So in developing a paper called "Reinach and the Property Libertarians on Causality in the Law" for the Reinach and Rothbard: An International Symposium (Ludwig von Mises Institute, Auburn, Alabama, March 29-30, 2001), a version of which was later published as Causation and Aggression (co-authored with Patrick Tinsley, The Quarterly Journal of Austrian Economics, vol. 7, no. 4, Winter 2004: 97-112), I relied on Mises's praxeological understanding of the structure of human action and cooperation action in general. Mises points out that in a market economy with the division and specialization of labor, people use others as means to achieve their ends. This is the essence of market cooperation.

When the aim is peaceful production of wealth, this is good. But people can cooperate to engage in collective aggression too. In this case the members of the group conspire to achieve an illicit end, such as theft or murder. Just as a man can use a gun (a means) to commit aggression, so people can employ others as means to commit crimes. Sometimes these other people are innocent (e.g., hiring a boy to deliver a bomb concealed in a package) and other times they are complicit (the mafia boss's underling). In the latter case, both actors are aggressors, as they play a causal role in action that uses efficacious means to achieve the end of invading the borders of the property of innocent victims. The argument is general and praxeological and focuses on the intent of the actor (which relates to the praxeological end or goal of the action) and the means employed, whether that means be an inanimate good or another human. Thus, there is no need to resort to ad hoc exceptions such as "the boss is liable because he was coercing the underling" or "the boss is liable because of a contract with" the underling.

Daily Bell: You provide non-utilitarian arguments for intellectual property being incompatible with libertarian property rights principles. Can you explain this?

Stephan Kinsella: I alluded to this above in my discussion about negative servitudes. An IP right gives the holder the right to stop others from using their property as they wish. For example, George Lucas, courtesy copyright law, can use the force of state courts to stop me from writing and publishing "The Continuing Adventures of Han Solo." J.D. Salinger's estate was able to block the publication of a sequel to Catcher in the Rye, for example. This is censorship. (See The Patent, Copyright, Trademark, and Trade Secret Horror Files.) And Apple can get a court order blocking Samsung from selling a tablet if it resembles an iPad too closely. This is just protection from competition. (See Intellectual Property Advocates Hate Competition.)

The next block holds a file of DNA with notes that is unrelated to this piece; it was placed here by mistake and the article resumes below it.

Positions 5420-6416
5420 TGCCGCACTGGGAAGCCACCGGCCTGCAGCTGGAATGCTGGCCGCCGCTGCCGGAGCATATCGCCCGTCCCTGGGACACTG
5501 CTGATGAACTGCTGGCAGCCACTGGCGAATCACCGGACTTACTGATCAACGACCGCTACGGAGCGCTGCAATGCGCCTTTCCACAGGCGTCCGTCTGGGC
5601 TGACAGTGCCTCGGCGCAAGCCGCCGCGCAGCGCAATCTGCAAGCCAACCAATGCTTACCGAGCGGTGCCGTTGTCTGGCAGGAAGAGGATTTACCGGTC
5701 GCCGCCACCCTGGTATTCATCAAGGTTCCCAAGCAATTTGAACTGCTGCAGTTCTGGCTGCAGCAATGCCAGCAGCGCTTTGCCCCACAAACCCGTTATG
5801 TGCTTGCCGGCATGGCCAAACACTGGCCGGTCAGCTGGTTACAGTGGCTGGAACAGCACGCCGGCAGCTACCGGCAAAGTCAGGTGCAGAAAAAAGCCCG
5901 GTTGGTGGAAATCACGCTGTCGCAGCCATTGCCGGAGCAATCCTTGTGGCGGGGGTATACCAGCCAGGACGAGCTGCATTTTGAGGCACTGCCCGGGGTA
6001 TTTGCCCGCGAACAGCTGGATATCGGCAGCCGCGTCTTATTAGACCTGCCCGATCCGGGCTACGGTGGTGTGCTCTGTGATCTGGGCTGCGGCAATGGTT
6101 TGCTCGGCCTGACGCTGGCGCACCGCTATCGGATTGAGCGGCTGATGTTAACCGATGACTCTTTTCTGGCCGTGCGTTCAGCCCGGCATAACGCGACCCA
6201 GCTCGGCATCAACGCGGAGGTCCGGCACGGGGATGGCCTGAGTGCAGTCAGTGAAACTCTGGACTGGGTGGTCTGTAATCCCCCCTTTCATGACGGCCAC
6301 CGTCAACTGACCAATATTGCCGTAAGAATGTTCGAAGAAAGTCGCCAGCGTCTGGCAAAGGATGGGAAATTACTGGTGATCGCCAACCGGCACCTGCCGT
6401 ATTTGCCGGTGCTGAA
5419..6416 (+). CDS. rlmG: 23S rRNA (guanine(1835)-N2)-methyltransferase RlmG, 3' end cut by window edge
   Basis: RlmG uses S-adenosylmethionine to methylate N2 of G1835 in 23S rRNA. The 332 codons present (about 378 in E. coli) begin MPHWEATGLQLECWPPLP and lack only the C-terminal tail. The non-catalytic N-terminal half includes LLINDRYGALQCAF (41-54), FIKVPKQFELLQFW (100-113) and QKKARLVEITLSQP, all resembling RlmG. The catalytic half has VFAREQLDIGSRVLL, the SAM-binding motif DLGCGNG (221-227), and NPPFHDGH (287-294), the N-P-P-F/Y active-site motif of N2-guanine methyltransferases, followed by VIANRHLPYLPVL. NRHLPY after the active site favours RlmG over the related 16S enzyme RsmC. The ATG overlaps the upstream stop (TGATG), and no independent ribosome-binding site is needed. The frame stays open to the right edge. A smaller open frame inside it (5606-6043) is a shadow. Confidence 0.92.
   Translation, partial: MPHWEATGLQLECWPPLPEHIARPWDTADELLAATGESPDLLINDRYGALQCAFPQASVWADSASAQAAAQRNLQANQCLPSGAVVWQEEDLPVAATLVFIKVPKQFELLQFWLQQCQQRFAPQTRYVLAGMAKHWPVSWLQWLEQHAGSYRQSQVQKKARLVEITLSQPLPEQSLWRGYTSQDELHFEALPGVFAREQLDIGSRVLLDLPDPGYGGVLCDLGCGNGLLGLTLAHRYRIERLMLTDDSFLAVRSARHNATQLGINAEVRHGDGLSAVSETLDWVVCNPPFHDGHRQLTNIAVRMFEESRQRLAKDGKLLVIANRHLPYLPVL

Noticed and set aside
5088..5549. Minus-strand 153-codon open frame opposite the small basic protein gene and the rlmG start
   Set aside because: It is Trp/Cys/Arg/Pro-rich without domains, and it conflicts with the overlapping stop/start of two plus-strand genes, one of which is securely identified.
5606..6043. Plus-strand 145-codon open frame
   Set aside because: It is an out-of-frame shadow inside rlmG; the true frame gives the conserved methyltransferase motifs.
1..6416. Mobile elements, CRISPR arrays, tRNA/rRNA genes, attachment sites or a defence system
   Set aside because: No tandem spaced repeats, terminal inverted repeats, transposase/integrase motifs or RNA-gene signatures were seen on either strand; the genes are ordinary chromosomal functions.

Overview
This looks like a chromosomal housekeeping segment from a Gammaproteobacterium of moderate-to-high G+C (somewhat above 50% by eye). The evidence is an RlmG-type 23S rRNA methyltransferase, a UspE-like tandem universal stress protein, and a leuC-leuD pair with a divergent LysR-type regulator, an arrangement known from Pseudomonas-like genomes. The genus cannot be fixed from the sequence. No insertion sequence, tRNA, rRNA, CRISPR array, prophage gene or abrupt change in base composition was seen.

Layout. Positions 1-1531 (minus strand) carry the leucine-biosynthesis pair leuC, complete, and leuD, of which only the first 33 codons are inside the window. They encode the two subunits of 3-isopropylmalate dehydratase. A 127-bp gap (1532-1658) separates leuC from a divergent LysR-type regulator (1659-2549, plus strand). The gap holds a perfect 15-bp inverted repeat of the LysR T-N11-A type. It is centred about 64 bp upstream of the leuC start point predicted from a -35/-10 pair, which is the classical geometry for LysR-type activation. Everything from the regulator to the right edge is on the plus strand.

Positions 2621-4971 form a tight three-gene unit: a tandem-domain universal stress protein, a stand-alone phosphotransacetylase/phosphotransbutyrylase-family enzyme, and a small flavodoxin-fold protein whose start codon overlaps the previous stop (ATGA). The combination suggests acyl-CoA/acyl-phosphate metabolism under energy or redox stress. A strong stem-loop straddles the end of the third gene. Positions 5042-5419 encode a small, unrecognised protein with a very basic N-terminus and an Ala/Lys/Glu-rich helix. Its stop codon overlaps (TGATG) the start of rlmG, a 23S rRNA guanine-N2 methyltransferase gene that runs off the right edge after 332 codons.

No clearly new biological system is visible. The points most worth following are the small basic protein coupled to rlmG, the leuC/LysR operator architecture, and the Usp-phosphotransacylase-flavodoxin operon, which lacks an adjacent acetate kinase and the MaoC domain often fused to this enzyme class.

Daily Bell: You offer a discourse ethics argument for the justification of individual rights, using an extension of the concept of "estoppel." Can you expand please?

Stephan Kinsella: This approach is summarized in Argumentation Ethics and Liberty: A Concise Guide and New Rationalist Directions in Libertarian Rights Theory. The libertarian approach is a very symmetrical one: the non-aggression principle does not rule out force, but only the initiation of force. In other words, you are permitted to use force only in response to some else's use of force. If they do not use force you may not use force yourself. There is a symmetry here: force for force, but no force if no force was used. In law school I learned about the concept of estoppel, which is a legal doctrine that estops or prevents you from asserting a position in a legal proceeding that is inconsistent with something you had done previously. You have to be consistent. I was at this time fascinated with Hoppe's argumentation ethics, which is probably why it struck me that the basic reasoning of legal estoppel could be used to explain or justify the libertarian approach to symmetry in force: The reason you are permitted to use force against someone who himself initiated force is that he has already in a sense admitted that he thinks force is permissible, by his act of aggression. Therefore if he were to complain if the victim or the victim's agents were to try to use defensive or even retaliatory force against him, he would be holding inconsistent positions: His pro-force view that is implicit and inherent in his act of aggression and his anti-force view implicit in his objection to being punished. Using language borrowed from the law, we might say he should be "estopped" from complaining if a victim were to use force to defend himself from the aggressor or even to punish or retaliate against the aggressor. I tried to work this into a theory of libertarian rights, relying heavily on insights from Hoppe's argumentation ethics and from his social theory in general.